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Organic Poultry Significantly Less Likely than Chemical-Intensive to Contain Antibiotic Resistant Bacteria, But Improvements Still Needed

Organic Poultry Significantly Less Likely than Chemical-Intensive to Contain Antibiotic Resistant Bacteria, But Improvements Still Needed
Organic poultry is far less likely than conventionally raised meats to contain antibiotic-resistant Salmonella, according to research presented last week at a conference for the Infectious Diseases Society of America. With bacterial resistance to common antibiotics on the rise, in large part due to misuse in agriculture, consumers are looking for the best choice to feed themselves and their families. While researchers did find organic poultry production to result in fewer instances of antibiotic resistance, there are still improvements that must be made in organic to further reduce and ultimately eliminate the threat of bacterial resistance and align organic standards with consumer expectations.
 
“Although contamination of retail poultry was found in both conventionally raised and antibiotic-free samples, our results show that Salmonella in poultry produced without antibiotics – based on packaging claims – were significantly less resistant to antibiotics compared with poultry raised using conventional methods,” said Xin Yin, MPH, lead author of the study and DrPH candidate at Penn State College of Medicine, Hershey, Pennsylvania. “Consumers should read production labels and make informed choices based on the evidence about the risk of poultry contamination with drug-resistant Salmonella.”
 
For the study, researchers analyzed samples conducted on randomly purchased turkey and chicken in the state of Pennsylvania between 2008-2017. Of the 2,733 conventional samples tested, roughly 10%, 280, of those samples were contaminated with Salmonella compared to 5.3%, 40, of the 748 organic samples tested. Within these numbers, over half, (55%), 154 of the 280 conventional Salmonella detects, were resistant to three or more antibiotics. The same was true for only 11 of the 40 organic samples (28%) that tested positive for the bacteria. Nearly 25% of conventional Salmonella samples displayed some level of resistance to the last resort antibiotic ceftriaxone. Three of the 40 organic samples contained this level of resistance.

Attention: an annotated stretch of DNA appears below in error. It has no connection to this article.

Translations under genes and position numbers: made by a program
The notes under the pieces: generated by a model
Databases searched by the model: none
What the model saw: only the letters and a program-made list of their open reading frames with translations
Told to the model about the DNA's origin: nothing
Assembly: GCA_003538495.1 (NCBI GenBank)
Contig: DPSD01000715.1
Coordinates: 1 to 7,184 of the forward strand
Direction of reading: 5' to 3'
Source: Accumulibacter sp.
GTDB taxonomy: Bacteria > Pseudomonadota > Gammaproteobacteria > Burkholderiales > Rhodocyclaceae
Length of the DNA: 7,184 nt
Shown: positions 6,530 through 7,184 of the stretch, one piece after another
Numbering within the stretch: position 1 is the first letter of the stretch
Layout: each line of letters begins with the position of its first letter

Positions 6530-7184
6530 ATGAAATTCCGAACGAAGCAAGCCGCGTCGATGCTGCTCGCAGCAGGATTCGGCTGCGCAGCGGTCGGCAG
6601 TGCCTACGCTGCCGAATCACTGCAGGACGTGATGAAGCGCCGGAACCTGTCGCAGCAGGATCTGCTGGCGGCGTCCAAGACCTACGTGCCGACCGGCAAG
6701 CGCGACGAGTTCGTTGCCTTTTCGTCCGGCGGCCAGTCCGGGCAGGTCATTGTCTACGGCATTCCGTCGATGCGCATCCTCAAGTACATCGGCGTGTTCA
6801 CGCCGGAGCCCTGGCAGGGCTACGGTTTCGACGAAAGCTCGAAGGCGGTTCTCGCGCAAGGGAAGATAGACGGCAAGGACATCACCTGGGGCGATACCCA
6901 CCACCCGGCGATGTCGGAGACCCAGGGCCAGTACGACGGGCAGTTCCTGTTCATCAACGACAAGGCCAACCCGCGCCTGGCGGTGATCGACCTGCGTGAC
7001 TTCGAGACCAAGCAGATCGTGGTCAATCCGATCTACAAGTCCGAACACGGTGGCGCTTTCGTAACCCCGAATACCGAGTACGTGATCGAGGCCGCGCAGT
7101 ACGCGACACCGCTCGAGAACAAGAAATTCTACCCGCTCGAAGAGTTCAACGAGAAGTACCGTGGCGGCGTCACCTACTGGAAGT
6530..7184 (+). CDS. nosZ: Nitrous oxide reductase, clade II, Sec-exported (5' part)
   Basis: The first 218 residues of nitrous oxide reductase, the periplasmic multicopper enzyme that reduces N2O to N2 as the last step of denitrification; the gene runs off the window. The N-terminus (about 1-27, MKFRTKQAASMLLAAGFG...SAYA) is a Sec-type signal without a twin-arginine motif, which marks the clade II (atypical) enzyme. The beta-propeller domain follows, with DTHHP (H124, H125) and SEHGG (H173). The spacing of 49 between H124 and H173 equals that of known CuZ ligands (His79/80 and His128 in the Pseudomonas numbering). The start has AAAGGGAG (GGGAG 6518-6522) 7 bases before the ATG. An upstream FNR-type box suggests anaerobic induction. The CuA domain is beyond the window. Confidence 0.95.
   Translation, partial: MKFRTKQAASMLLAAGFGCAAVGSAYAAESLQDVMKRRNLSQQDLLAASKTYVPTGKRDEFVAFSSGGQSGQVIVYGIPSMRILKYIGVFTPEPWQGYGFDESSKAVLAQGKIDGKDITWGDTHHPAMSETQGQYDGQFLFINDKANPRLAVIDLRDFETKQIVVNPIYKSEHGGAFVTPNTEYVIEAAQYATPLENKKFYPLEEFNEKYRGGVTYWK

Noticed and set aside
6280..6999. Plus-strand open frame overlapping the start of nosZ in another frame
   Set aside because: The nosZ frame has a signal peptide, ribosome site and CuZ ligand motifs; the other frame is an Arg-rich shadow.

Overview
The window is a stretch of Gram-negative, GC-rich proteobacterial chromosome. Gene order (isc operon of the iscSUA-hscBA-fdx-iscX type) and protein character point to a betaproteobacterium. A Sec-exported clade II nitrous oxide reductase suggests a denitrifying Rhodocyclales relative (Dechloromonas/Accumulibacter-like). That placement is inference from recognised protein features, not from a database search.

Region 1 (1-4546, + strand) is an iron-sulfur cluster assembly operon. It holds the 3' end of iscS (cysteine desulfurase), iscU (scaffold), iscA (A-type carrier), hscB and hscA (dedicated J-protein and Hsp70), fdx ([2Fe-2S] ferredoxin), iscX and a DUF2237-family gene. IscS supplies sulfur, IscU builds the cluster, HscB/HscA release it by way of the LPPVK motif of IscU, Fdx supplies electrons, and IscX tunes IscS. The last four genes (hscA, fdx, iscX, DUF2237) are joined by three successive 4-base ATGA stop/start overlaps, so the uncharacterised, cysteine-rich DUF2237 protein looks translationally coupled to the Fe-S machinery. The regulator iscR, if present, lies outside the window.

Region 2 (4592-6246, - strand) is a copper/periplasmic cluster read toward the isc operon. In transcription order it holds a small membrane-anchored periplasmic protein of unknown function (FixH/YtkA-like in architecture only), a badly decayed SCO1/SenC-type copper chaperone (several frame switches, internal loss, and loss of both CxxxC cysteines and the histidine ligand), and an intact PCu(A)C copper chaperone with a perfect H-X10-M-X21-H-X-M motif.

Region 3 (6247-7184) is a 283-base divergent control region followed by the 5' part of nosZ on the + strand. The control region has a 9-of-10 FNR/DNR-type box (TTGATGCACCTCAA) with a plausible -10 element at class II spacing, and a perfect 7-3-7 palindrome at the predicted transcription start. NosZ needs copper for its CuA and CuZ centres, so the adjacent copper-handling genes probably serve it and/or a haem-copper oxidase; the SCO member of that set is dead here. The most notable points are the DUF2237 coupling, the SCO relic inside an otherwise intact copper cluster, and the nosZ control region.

“These findings underscore how important it is to use antibiotics judiciously, not only in human medicine but in food-producing animals,” said Nkuchia M. M’ikanatha, DrPH, MPH, an author on both studies and an epidemiologist with the National Antimicrobial Resistance Monitoring System (NARMS), Harrisburg, Pennsylvania. “We found a significant percentage of Salmonella bacteria in meat that causes infection in humans were resistant to three or more antibiotics, meaning treatments may not work for some patients who really need them.”
 
Antibiotics are used in animal agriculture under the guise of treating infections but are often employed within a confined animal feeding operation (CAFO) that stresses animals. In this context, antibiotics are used to lower environmental stressors and allow animals to put on weight. Near the time of this report’s presentation, Beyond Pesticides reported on another study that raised a red flag on global antibiotic resistance, noting problems in chicken production and certain hotspots like China, Pakistan, Turkey, Brazil, Egypt, Vietnam, Mexico, and South Africa.
 
While the data point to organic being a safer choice, it is evident there is a need to strengthen organic standards to further reduce and eliminate bacterial contamination. Beyond Pesticides has encouraged organic consumers to get active in the standard setting process and urge the board to finalize organic animal welfare rules. Despite publishing a final rule, USDA Secretary Sonny Perdue has refused to implement this important law.
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